Ensuring social media success

Surprisingly there are still a lot or brands who are yet to adopt social media. There are many that have, but havent quite grasped its capabilities and others that are, quite frankly, leading the way.

But how did they get there? Is there a right or wrong formula for introducing it?

Lets look at some examples of brands that are successfully utilising social media both internally and externally:

Manchester Police

Adopted social media back in 2010 and were one of the first Police Forces to do so.

Senior officers at Greater Manchester Police (GMP) have described the use of social media as ‘a game changer for policing’ and their corporate communications team now use their social media channels as another form of communication.

Amanda Coleman (@amandacomms) is responsible for the implementation and provides some wise words – ‘do your preparation and make sure you understand the platforms’.

Taken from an interview by Ben Procter with Amanda Coleman, she states that their corporate team has trained GMP police staff in neighbourhood teams to make use of twitter. Out of 52 neighbourhoods 45 have twitter accounts (all badged and starting with GMP). For example @GMPDidsbury (run by PCSO Ben Scott) has over 2,000 followers.

GMP use twitter extensively along with flickr and youtube.

Amanda goes on to say that their social media use was driven by a combination of wanting to improve engagement, reduce costs and make communications more interactive.

Nokia

Have successfully utilised social media to improve, enhance and manage their internal communications within the organisation. The Nokia leadership team are big advocates for the use of social media and employee engagement. This is a big part of its success. Nokia have utlised a number of social media tools to engage its 125,000 employees around the world.

Some of their tools include:

•    BlogHub – allowing employees to communicate to anyone within the organisation
•    Infopedia – taking on the idea of wikiepdia, providing staff with a knowledge hub of everything they need to know within the organisation and information for their job.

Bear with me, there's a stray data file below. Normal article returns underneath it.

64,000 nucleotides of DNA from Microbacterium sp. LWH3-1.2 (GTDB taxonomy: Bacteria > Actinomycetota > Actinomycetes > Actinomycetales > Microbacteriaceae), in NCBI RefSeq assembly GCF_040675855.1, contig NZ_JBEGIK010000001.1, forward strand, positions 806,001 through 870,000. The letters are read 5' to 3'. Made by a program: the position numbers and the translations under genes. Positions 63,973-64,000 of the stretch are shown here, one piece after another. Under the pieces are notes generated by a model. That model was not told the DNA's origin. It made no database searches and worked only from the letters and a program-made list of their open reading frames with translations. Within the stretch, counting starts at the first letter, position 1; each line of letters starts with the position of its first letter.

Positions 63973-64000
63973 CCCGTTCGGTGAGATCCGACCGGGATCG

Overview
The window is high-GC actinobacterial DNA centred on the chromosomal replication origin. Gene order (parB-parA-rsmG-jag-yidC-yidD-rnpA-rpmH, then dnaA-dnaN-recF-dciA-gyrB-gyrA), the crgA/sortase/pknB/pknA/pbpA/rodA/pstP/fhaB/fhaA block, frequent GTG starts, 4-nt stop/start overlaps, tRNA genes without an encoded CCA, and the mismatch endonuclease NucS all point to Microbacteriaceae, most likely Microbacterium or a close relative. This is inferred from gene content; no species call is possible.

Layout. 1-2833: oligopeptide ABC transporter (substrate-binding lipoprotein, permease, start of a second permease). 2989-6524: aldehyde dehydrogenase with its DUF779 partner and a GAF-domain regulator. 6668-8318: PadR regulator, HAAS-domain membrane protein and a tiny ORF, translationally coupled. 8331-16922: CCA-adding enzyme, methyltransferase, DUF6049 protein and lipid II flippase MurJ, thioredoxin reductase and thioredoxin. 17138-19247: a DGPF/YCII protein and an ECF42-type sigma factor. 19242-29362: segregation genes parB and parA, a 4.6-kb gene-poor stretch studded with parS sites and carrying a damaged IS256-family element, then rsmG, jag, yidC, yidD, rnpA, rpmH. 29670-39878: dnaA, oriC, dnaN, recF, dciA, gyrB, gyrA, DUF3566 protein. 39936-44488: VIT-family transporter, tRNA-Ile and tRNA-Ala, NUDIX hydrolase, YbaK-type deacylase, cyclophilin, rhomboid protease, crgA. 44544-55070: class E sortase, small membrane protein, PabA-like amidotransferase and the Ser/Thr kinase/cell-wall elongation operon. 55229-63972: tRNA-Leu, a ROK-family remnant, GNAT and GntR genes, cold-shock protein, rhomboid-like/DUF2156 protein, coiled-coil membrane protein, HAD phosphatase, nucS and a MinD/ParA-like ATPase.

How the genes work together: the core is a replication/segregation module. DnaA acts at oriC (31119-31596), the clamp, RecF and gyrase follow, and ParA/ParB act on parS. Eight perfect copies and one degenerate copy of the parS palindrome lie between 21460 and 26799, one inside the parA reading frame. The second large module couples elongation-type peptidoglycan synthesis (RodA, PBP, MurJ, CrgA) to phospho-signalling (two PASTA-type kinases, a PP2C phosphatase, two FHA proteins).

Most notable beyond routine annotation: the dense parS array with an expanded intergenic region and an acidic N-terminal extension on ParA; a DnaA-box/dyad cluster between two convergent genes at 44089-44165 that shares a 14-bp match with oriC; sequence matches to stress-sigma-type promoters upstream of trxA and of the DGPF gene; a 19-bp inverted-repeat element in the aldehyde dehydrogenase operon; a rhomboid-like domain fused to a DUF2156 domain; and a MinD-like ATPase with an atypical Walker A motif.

As a result of Nokia’s push with social media and its internal communications, the company has seen a decline in print communication. Nokia has cut down in the amount of print publications they distribute in an effort to become more environmentally aware. Nokia North America has completely cut out with their print publications.

Above are some great examples of social media successes but how did they begin and how did they encourage buy in?

Jeff Bullas couldn’t have put it any better with his 9 ways to convince the CEO to use social media and enter the 21st century. Often this is the hardest part of any social media strategy – convincing the guys at the top. However it is important to continue to ensure they can see its worth and ROI, which can easily be demonstrated through reporting, examples of customer engagement and examples of effective customer service through the use of social media.

Some quick ways to get started and ensure success:

  1. Identify your target audience – find out where they hang out and choose your platforms accordingly.
  2. Identify your stakeholders (internal and external) – don’t forget to communicate to all staff and tell them the company’s plans with social media
  3. Identify your messages/ tone and deliveryI– messages need to be thought through in advance, and always remember your call to action.
  4. Have a plan – everyone needs a plan.
  5. Monitor – You need to listen to what is being said about you, your competitors and your sector. You may need to react, respond or have your say.
  6. Prepare, prepare, prepare – for any eventuality. A good crisis communications plan is essential.
  7. Measure – this will provide you with a way to see what’s working and what’s not.
  8. Start tweeting, posting and pinning!

Have you got any examples of social media success?

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One Comment Add yours

  1. This blog was… how do I say it? Relevant!!
    Finally I’ve found something that helped me. Cheers!

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